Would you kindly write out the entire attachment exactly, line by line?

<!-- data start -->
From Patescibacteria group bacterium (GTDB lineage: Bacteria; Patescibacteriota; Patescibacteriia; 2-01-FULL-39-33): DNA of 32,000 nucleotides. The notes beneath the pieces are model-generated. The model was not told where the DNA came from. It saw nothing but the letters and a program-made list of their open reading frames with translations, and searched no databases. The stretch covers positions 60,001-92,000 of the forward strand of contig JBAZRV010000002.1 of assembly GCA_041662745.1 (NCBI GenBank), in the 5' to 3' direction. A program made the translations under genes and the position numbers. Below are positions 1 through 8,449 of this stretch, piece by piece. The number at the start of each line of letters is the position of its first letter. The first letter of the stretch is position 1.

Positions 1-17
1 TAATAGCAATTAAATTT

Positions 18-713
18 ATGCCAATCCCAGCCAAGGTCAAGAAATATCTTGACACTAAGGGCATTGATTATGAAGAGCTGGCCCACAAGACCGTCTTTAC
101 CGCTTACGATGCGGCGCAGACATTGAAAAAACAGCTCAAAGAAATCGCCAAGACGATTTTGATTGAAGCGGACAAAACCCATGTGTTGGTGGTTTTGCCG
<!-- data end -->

From Patescibacteria group bacterium (GTDB lineage: Bacteria; Patescibacteriota; Patescibacteriia; 2-01-FULL-39-33): DNA of 32,000 nucleotides. The notes beneath the pieces are model-generated. The model was not told where the DNA came from. It saw nothing but the letters and a program-made list of their open reading frames with translations, and searched no databases. The stretch covers positions 60,001-92,000 of the forward strand of contig JBAZRV010000002.1 of assembly GCA_041662745.1 (NCBI GenBank), in the 5' to 3' direction. A program made the translations under genes and the position numbers. Below are positions 1 through 8,449 of this stretch, piece by piece. The number at the start of each line of letters is the position of its first letter. The first letter of the stretch is position 1.

Positions 1-17
1 TAATAGCAATTAAATTT

Positions 18-713
18 ATGCCAATCCCAGCCAAGGTCAAGAAATATCTTGACACTAAGGGCATTGATTATGAAGAGCTGGCCCACAAGACCGTCTTTAC
101 CGCTTACGATGCGGCGCAGACATTGAAAAAACAGCTCAAAGAAATCGCCAAGACGATTTTGATTGAAGCGGACAAAACCCATGTGTTGGTGGTTTTGCCG